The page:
3  He restoreth my soul: he leadeth me in the paths of righteousness for his name's sake. 

The broken and damaged areas in my soul He restores to what He had intended for me, and He leads me in the paths of righteousness not so I can impress everyone with my holiness. He leads me in the right paths for His name's sake, so others will praise God.
4  Yea, though I walk through the valley of the shadow of death, I will fear no evil: for thou art with me; thy rod and thy staff they comfort me. 

We are all going to have times when we have close brushes with death, and being mortal, we all will eventually lay this mortal body down only to rise in immortality. When I go through those valleys of the shadow of death, He won't forsake me. He will be there to correct and guide me and the fact that He does correct and guide me is a comfort to me.  

5  Thou preparest a table before me in the presence of mine enemies: thou anointest my head with oil; my cup runneth over. 

Our enemies love to taunt and ridicule us. King David also experienced that mistreatment often. His enemies thought themselves superior to David, but God would set them straight by blessing David in ways that his enemies could understand that David was special to God. He promised to treat me in that good and kind way in the presence of my enemies too. I have the anointing of the Holy Spirit! Cup "half full"? Or "half empty"? NO! It runneth over! :-)
6  Surely goodness and mercy shall follow me all the days of my life: and I will dwell in the house of the LORD for ever.

The goodness and mercy of God is so bountiful that it is a never ending fountain of blessing that is with me continually. Jesus promised that He went to prepare a place for us where we can be with Him for ever and ever. It will surpass anything of beauty on this fallen earth. I cannot even imagine the wonderful things God has planned.  Earthly palaces will look very beggarly by comparison to what God has in store.

Thursday, 19 May 2011

Agape is the Greek Word for Love

Actually, I once heard a Bible teacher say Agape was a word coined by Paul because there was no word in the Greek at that time which conveyed the kind of love that God alone is capable of having all the time.


 The word "charity" has come to mean something other than what it meant in the old King James English. It used to be the word for the kind of love that Jesus has for us, full of grace and compassion and long suffering. Now it means giving to the Salvation Army your cast offs that you no longer need, or doing something out of pity, or out of wanting others to commend you for your "charitable works". I've seen this passage sometimes used to beat fellow brothers and sisters over the head with to "encourage" them (it has happened to me personally and I've seen it used on others too) to be more "loving" ( in other words: "don't say anything that will cause me to face anything that will challenge my selfishness and otherwise fleshy sensibilities please"). This is a passage that is personal. It is a passage that the Lord speaks to His own in times of quiet reflection. It isn't something to harass others with to get them in lock-step with yourself, forcing them to be your personal "yes-men" out of their "love" for you. It is to remind us of God's love, and how we often do not measure up to that incredible love that He has for us, and that His Spirit grows in us by His doing.


1Corinthians 12:30-13:13  Have all the gifts of healing? do all speak with tongues? do all interpret?

  But covet earnestly the best gifts: and yet shew I unto you a more excellent way.

  Though I speak with the tongues of men and of angels, and have not charity,
                          I am become as sounding brass, or a tinkling cymbal. 

 And though I have the gift of prophecy, and understand all mysteries, and all knowledge; and though I have all faith, so that I could remove mountains, and have not charity,
                         I am nothing. 

 And though I bestow all my goods to feed the poor, and though I give my body to be burned, and have not charity,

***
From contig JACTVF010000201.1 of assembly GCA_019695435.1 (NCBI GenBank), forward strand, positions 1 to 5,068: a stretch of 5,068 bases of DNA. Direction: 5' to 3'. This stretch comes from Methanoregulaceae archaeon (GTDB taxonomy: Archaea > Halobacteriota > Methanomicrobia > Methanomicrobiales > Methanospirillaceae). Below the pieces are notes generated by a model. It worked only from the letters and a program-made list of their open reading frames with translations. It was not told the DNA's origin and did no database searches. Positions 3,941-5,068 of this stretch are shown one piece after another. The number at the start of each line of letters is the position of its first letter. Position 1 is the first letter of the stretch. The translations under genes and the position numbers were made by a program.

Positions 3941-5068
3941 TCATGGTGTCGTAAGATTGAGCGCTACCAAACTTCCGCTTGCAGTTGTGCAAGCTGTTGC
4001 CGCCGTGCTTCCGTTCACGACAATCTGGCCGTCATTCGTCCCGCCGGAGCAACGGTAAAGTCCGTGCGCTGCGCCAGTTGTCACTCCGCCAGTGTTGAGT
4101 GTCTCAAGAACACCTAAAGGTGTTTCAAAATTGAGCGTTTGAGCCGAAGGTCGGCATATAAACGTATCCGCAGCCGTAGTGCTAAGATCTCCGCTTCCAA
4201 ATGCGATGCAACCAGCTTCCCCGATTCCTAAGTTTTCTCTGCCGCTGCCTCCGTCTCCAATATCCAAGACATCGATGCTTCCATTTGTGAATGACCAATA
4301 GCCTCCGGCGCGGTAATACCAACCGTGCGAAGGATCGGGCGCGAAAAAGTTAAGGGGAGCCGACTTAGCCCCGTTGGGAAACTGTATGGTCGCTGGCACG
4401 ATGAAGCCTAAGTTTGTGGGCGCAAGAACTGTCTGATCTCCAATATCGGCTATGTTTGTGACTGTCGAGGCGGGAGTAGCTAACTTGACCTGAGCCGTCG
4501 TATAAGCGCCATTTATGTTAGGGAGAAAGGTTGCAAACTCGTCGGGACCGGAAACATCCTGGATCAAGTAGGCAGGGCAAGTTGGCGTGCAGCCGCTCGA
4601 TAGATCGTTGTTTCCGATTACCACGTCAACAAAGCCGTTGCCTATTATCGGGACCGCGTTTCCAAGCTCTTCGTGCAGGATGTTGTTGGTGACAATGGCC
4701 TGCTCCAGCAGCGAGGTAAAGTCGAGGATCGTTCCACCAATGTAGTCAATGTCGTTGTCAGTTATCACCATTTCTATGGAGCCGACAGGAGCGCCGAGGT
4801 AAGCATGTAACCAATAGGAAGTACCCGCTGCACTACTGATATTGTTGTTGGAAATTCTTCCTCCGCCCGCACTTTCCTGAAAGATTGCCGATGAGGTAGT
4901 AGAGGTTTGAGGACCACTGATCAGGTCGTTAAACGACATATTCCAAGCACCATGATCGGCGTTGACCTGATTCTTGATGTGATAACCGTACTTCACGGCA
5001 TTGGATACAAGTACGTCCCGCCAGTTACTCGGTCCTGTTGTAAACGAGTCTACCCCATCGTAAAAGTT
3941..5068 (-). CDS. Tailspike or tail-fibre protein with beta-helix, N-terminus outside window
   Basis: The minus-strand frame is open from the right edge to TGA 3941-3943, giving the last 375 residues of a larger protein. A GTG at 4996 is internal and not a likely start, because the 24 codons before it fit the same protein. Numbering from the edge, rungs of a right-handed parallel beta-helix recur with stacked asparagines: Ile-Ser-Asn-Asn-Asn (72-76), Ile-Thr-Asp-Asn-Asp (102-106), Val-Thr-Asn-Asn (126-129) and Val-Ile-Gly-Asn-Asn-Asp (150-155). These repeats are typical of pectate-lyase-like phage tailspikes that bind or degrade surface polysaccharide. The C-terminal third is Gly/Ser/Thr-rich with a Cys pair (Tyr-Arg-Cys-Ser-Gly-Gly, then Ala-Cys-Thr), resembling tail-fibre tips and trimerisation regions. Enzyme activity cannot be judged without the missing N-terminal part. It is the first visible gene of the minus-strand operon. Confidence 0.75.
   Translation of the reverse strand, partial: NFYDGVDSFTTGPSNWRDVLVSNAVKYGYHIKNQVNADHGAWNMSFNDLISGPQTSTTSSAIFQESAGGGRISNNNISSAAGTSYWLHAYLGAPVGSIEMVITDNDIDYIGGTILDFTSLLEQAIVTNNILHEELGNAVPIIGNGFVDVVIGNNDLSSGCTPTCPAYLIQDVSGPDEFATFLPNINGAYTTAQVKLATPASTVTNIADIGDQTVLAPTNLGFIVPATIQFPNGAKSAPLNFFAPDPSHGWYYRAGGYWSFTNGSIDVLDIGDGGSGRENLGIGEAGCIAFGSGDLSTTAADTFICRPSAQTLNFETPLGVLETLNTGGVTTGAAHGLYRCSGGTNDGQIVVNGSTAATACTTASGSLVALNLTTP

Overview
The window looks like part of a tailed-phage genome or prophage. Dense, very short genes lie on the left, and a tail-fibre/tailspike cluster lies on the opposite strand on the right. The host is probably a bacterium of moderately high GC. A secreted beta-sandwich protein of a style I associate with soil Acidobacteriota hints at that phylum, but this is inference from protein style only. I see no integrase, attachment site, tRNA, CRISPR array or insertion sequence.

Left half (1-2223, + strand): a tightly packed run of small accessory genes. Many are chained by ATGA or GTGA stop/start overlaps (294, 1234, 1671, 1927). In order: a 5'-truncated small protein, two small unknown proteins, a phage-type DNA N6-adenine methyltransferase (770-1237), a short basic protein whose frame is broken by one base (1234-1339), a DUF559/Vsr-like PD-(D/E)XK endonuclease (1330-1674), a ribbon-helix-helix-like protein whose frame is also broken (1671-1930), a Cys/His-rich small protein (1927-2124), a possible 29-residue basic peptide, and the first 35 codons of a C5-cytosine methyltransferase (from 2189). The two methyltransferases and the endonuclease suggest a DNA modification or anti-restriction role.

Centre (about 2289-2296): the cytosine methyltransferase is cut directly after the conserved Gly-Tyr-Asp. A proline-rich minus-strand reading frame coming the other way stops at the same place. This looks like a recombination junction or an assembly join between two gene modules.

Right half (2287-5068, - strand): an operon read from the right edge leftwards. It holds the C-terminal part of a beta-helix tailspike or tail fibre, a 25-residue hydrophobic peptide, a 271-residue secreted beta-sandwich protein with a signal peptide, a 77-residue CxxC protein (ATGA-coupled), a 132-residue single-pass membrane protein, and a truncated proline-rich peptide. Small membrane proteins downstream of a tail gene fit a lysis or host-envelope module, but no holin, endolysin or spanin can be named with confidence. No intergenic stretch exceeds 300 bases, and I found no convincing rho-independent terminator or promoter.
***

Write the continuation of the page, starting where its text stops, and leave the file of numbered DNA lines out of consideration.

it profiteth me nothing. 

 Charity suffereth long, and is kind;
               Charity envieth not;  
                      charity vaunteth not itself, is not puffed up,
 Doth not
          behave itself unseemly,
seeketh not
          her own,
is not
         easily provoked,
thinketh no
 Rejoiceth not
         in iniquity,

   rejoiceth in the truth;
   Beareth all things,
   believeth all things,
   hopeth all things,
   endureth all things.

 Charity never faileth:

but whether there be prophecies,  
        they shall fail; 
whether there be tongues, 
        they shall cease; 
whether there be knowledge,
        it shall vanish away. 

  For we know
                     in part,
and we prophesy  
                     in part. 
  But when that which is perfect is come,
                     then that which is in part shall be done away. 

  When I was a child, I spake as a child, I understood as a child, I thought as a child: but when I became a man, I put away childish things.
  For now we see through a glass, darkly; but then face to face: now I know in part; but then shall I know even as also I am known.

  And now abideth  
              charity, these three;
                                       but the greatest of these is charity.


The Beatitudes are always a favorite:

Matthew 5:1-16  And seeing the multitudes, he went up into a mountain: and when he was set, his disciples came unto him:  And he opened his mouth, and taught them, saying,

Blessed are the poor in spirit: for theirs is the kingdom of heaven.
Blessed are they that mourn: for they shall be comforted.
Blessed are the meek: for they shall inherit the earth.
Blessed are they which do hunger and thirst after righteousness: for they shall be filled.
Blessed are the merciful: for they shall obtain mercy.
Blessed are the pure in heart: for they shall see God.
Blessed are the peacemakers: for they shall be called the children of God.
Blessed are they which are persecuted for righteousness' sake: for theirs is the kingdom of heaven.
Blessed are ye, when men shall revile you, and persecute you, and shall say all manner of evil against you falsely, for my sake.
Rejoice, and be exceeding glad: for great is your reward in heaven: for so persecuted they the prophets which were before you.

Ye are the salt of the earth: but if the salt have lost his savour, wherewith shall it be salted? it is thenceforth good for nothing, but to be cast out, and to be trodden under foot of men.


Ye are the light of the world. A city that is set on an hill cannot be hid.   Neither do men light a candle, and put it under a bushel, but on a candlestick; and it giveth light unto all that are in the house.   Let your light so shine before men, that they may see your good works, and glorify your Father which is in heaven.